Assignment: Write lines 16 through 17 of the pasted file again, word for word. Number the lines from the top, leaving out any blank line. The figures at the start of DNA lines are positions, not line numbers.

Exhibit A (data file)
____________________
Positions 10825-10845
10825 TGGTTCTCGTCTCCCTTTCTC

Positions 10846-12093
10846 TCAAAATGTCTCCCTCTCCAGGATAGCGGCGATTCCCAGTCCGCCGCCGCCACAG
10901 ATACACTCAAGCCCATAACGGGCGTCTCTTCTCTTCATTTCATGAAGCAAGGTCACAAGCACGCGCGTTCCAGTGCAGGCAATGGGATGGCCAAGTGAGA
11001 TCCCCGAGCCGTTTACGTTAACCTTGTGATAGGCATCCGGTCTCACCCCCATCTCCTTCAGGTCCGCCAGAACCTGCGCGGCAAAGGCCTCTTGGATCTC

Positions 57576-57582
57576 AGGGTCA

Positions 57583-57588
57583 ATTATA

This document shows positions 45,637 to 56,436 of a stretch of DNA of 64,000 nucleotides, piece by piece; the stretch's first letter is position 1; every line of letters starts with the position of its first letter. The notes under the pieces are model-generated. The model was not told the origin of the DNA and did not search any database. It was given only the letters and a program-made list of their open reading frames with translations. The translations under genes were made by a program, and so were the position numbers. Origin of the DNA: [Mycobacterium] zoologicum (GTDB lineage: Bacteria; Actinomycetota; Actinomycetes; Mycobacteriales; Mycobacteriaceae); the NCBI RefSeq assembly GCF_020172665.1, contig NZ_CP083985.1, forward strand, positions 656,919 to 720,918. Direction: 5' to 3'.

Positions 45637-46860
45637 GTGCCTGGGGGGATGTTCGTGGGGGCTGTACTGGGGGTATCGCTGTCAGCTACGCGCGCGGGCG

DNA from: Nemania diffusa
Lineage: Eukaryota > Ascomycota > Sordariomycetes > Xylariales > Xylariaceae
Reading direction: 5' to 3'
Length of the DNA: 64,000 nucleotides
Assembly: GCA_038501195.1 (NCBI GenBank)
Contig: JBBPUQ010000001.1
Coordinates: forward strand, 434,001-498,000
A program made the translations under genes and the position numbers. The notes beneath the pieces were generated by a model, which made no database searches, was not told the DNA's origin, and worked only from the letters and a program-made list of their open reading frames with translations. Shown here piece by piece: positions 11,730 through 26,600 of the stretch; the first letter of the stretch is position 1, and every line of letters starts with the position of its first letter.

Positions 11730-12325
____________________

Reading direction: 5' to 3'
Length of the DNA: 64,000 nucleotides